Comedian Bob Nelson can make you crack up without saying a word. Just a simple contorted facial expression can be enough to make you stop breathing for a few seconds.
The 55-year-old Massapequa native has been living down South, and now he's coming back to Long Island for a hometown gig at the Paramount in Huntington Saturday night.
Nelson grew up on a steady diet of Jerry Lewis, Jonathan Winters, Tim Conway, Danny Kaye and Red Skelton. While Jerry Seinfeld and Paul Reiser were trying to outwit each other, Nelson was getting nutty.
"I loved the kind of humor that you could just go crazy with," says Nelson. "There was always something different about the guys who were real physical and weren't afraid to look dumb."
From the late '70s through the early '80s, Nelson played clubs on Long Island like the East Side Comedy Club in Huntington, where he developed a cast of characters, including boxer Jiffy Jeff Jaworski (he's so punchy he forgets his name) and lovable nerd Eppy Epperman, who talks with a lisp and can't stop shouting, "Excellent!"
Nelson is known for pushing a joke to the limit. He might use the long hair on the side of his head as a prop, flipping it over his bald crown to make fun of comb-overs. Or maybe he'll put a plunger on his head. "If it sticks, you're bald," he says. Then off comes the wooden handle and he's a French guy in a beret.
In the '80s, Nelson caught the attention of comedian Rodney Dangerfield, who put him in two of his HBO comedy specials and took him on the road as his opening act.
"Rodney was really my comedy godfather," says Nelson. "He gave me opportunity and generally looked out for me."
Another comedian who was instrumental in Nelson's career was Skelton, who inspired him to work completely clean.
"Red told me, 'Laughter does good like a medicine. When you curse, it's like putting poison in the medicine, and it doesn't have the healing effect it's supposed to,' " says Nelson.
When Nelson performed with Rosie O'Donnell in the Long Island Laughter Company comedy group, director-comedian Peter Bales of East Northport was impressed.
"I still find it amazing to watch him combine the punchlines of a stand-up with the physicality of a circus clown," says Bales. "Other comics refer to Bob Nelson as 'bulletproof.' He can win over any audience and always gets lots of laughs."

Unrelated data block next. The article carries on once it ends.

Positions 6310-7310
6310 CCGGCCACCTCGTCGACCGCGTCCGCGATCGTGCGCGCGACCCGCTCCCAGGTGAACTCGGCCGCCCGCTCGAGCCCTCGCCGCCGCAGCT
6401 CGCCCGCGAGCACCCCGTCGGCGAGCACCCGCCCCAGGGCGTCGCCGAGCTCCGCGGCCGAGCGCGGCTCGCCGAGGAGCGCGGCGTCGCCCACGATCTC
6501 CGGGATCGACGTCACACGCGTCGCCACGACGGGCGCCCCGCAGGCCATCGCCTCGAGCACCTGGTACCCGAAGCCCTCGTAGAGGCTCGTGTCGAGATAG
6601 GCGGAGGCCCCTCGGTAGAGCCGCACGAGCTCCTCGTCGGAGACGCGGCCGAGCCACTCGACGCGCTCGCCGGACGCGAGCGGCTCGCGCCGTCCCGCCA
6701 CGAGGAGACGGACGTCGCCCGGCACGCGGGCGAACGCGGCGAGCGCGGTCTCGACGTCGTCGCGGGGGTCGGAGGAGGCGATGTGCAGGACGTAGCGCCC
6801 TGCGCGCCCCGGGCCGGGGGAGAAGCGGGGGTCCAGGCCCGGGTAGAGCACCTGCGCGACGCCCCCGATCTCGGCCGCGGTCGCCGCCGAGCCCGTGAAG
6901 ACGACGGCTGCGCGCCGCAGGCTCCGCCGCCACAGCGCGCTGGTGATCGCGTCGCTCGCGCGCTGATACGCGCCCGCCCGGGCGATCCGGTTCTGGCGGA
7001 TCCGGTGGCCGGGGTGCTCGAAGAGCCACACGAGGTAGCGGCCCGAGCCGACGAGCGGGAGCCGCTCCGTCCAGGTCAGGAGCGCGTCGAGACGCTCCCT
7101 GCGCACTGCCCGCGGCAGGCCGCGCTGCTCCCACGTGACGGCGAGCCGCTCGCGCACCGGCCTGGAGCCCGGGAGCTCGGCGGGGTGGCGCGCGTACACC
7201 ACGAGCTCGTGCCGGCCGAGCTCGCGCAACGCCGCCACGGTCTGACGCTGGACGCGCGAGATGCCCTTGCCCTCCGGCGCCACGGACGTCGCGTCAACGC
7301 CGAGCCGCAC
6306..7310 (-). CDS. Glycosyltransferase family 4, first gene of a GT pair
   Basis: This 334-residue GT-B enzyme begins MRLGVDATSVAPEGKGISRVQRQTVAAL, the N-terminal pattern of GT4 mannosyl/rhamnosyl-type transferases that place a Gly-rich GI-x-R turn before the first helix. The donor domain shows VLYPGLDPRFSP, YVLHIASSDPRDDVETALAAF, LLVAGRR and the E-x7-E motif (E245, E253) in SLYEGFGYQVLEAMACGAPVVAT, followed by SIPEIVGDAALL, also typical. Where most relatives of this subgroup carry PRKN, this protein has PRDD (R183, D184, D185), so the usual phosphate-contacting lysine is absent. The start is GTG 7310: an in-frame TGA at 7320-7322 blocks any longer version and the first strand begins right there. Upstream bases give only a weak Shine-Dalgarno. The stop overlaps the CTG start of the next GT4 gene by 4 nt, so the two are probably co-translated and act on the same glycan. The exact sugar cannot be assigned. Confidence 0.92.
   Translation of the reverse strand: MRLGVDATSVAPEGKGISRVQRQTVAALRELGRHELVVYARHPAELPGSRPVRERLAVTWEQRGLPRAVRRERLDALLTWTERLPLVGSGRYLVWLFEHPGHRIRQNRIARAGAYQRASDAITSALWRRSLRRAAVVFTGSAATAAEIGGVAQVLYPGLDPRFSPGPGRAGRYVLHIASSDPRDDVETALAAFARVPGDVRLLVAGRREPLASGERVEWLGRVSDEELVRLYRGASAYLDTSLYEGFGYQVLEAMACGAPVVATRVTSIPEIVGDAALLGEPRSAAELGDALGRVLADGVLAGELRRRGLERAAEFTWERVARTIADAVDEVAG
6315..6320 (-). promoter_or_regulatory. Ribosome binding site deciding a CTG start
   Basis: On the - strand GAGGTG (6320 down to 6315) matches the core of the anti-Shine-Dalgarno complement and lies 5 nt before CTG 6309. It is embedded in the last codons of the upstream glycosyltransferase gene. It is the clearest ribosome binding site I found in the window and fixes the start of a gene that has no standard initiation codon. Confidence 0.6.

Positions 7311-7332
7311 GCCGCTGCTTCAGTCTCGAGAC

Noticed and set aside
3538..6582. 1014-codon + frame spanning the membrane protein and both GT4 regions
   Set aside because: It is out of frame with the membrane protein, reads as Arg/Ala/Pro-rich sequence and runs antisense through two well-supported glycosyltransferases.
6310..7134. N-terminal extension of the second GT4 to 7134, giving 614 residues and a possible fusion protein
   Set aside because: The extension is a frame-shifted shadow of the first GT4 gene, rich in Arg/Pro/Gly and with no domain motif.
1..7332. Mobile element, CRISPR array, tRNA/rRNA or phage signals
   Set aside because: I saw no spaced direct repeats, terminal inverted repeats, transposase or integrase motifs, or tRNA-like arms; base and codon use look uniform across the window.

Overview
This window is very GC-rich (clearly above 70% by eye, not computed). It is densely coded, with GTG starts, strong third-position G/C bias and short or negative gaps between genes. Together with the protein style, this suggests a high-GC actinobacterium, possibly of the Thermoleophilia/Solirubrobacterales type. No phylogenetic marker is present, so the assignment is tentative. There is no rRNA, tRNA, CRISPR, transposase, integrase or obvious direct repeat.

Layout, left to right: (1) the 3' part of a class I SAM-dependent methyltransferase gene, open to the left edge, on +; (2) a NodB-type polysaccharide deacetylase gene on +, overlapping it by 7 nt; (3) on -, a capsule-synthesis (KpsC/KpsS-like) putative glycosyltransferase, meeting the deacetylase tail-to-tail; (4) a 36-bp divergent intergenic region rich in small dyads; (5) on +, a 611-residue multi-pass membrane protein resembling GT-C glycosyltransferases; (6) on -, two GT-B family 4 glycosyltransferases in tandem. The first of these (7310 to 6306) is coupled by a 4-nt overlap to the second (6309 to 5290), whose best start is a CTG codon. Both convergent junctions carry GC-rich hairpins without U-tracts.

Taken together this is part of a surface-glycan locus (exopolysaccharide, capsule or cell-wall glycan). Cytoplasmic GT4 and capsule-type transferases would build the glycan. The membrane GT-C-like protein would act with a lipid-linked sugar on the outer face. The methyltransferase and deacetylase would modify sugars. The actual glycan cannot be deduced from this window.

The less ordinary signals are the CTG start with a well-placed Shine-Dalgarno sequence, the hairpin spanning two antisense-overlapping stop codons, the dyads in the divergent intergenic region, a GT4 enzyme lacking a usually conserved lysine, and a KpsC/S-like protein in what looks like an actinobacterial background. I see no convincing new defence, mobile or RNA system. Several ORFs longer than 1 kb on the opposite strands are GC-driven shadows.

Nelson also has had comedian Jackie "The Joke Man" Martling of Bayville in stitches.
"Bob Nelson has always thought so far out of the box, you'd never even know there's a box," says Martling, who started working the tristate-area comedy circuit with him in the late '70s. "He's as creative as anyone can be."
While he did get some parts in movies ("Kindergarten Cop," "Brain Donors"), Nelson says Hollywood wasn't for him. He prefers to focus on developing his stand-up comedy, which earned him two HBO specials and three spots on "The Tonight Show Starring Johnny Carson."
"I'd always try out for stuff, but it never worked out for me. I don't know if I was too bizarre or too crazy," says Nelson. "I'm a one-man variety show that's all over the place. There's no rhyme or reason to my act."
After spending the past few years performing in Missouri and Tennessee, Nelson is heading back to Long Island to rediscover his roots and perhaps open his own comedy club in Suffolk County.
"I really miss the pace and the people," says Nelson. "When you make people laugh up North, they explode because they are so filled with anxiety and stress. Down South, they just sit back, smile and stare at you."
Performing at the Paramount is the first step in the process.
"I'm really excited about this show," he says. "I can't wait to get back to Huntington, because that's where I started."
WHEN | WHERE 8 p.m. Saturday, The Paramount, 370 New York Ave., Huntington
INFO 631-673-7300, paramountny.com